Treatment
  • Antibiotics as specific to the source for both mother and if surviving, infant
Gross description
  • Acute villitis without abscesses or acute chorioamnionitis is not grossly evident
  • Acute villitis with abscesses can present grossly as yellow-white soft masses of varying sizes in the parenchyma
Microscopic (histologic) description
  • Common:
    • Multifocal neutrophilic infiltrate within chorionic villi, usually subtrophoblastic
    • Affected villi usually in clusters
    • Marked intervillous neutrophilic infiltrate, filling the intervillous space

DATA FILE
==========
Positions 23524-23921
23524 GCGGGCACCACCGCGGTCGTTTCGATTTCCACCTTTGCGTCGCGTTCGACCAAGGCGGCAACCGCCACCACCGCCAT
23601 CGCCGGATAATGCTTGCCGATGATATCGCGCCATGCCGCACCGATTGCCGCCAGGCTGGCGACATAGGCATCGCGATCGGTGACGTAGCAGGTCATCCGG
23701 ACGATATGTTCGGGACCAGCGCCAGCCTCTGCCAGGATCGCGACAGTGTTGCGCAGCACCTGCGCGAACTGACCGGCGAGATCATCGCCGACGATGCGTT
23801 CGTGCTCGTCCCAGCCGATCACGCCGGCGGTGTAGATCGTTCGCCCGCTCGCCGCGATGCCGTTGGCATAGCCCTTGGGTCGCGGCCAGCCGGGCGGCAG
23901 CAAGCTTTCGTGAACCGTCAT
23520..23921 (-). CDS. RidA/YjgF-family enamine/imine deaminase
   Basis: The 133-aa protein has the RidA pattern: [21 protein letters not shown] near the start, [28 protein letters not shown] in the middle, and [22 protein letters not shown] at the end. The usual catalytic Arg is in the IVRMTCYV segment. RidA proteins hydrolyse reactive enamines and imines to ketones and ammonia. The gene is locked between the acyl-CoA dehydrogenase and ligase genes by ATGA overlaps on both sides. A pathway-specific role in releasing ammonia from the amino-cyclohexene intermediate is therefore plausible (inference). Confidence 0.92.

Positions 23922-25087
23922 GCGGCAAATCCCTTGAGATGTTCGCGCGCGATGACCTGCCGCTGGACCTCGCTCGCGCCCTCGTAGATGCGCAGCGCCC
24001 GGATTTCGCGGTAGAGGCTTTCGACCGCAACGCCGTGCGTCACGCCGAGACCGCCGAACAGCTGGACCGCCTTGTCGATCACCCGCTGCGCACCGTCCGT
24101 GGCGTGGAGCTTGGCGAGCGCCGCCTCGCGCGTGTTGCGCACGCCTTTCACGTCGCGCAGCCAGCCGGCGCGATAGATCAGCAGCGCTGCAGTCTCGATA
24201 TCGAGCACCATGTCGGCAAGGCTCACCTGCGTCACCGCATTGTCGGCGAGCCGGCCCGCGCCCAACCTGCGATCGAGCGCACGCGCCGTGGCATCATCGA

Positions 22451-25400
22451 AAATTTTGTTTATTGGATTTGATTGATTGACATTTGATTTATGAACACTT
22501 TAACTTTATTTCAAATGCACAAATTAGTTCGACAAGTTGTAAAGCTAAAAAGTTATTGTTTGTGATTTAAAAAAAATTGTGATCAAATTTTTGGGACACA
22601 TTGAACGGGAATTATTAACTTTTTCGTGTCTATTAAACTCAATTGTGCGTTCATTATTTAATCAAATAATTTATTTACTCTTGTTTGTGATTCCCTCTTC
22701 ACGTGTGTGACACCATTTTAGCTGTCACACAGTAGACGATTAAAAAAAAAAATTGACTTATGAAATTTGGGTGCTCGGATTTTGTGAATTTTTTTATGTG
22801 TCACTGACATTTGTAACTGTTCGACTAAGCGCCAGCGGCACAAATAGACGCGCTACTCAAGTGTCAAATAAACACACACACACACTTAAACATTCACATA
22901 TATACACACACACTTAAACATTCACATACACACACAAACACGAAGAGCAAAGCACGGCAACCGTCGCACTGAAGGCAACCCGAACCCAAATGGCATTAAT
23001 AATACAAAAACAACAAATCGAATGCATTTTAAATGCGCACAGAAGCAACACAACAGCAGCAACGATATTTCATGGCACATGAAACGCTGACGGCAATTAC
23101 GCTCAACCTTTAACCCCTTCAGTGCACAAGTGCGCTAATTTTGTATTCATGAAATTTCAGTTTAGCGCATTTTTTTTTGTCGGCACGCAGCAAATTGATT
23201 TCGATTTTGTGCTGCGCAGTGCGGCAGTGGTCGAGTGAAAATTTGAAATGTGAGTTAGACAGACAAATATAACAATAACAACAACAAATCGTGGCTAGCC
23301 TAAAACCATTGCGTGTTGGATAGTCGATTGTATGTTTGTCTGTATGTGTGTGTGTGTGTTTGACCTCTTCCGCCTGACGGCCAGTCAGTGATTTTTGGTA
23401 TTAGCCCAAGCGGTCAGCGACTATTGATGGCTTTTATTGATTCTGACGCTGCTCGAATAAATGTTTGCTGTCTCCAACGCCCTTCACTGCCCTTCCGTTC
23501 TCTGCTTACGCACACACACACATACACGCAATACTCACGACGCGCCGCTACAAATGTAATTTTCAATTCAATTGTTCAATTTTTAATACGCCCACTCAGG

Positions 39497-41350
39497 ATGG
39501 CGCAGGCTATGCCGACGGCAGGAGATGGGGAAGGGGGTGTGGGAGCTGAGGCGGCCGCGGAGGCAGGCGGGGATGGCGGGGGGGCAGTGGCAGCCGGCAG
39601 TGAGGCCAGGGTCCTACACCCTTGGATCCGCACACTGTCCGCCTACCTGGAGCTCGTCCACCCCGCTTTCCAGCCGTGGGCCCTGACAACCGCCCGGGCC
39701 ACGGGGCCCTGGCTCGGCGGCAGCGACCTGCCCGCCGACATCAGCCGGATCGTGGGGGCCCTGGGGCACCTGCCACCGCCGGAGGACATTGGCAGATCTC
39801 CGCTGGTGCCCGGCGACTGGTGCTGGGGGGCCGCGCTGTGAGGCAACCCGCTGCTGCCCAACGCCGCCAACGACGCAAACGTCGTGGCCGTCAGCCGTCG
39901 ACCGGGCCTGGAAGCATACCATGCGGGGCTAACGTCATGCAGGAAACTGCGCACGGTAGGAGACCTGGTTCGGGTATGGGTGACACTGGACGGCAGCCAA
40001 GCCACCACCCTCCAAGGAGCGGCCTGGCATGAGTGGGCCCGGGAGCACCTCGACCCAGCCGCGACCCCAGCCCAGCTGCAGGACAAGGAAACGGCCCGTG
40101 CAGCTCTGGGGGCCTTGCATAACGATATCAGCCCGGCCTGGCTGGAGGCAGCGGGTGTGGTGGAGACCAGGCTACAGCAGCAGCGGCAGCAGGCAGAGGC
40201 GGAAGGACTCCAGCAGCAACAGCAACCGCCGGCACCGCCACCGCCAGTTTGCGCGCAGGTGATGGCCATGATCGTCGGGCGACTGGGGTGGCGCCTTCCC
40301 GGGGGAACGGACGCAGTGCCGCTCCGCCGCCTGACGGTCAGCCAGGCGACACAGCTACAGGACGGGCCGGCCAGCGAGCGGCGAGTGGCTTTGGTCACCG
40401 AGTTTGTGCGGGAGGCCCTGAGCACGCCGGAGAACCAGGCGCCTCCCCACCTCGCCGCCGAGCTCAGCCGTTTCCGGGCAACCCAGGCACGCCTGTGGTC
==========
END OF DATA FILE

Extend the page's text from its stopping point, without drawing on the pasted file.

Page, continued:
• Uncommon:
    • Mixed inflammatory infiltrate within the chorionic villi
    • Abscess formation in the parenchyma associated with villous necrosis
    • Intravascular organisms in the placental vasculature
  • Associated features:
Microscopic (histologic) images

Contributed by Drucilla J. Roberts, M.D.
Acute villitis and intervillositis

Acute villitis and intervillositis

Mixed acute and chronic villitis

Mixed acute and chronic villitis

Microabscess in  a term placenta

Microabscess in a term placenta

Intravascular organisms and acute villitis

Intravascular organisms and acute villitis

Positive stains
  • Tissue Gram stain, e.g. Brown-Hopps
  • Spirochete stain if syphilis is a candidate organism - immunohistochemistry or silver stain (Steiner)
  • AFB if tuberculosis is a candidate infection
Sample pathology report
  • Placenta:
    • Mature placenta (535 g, approximately the 50th percentile by weight for 40 weeks gestational age)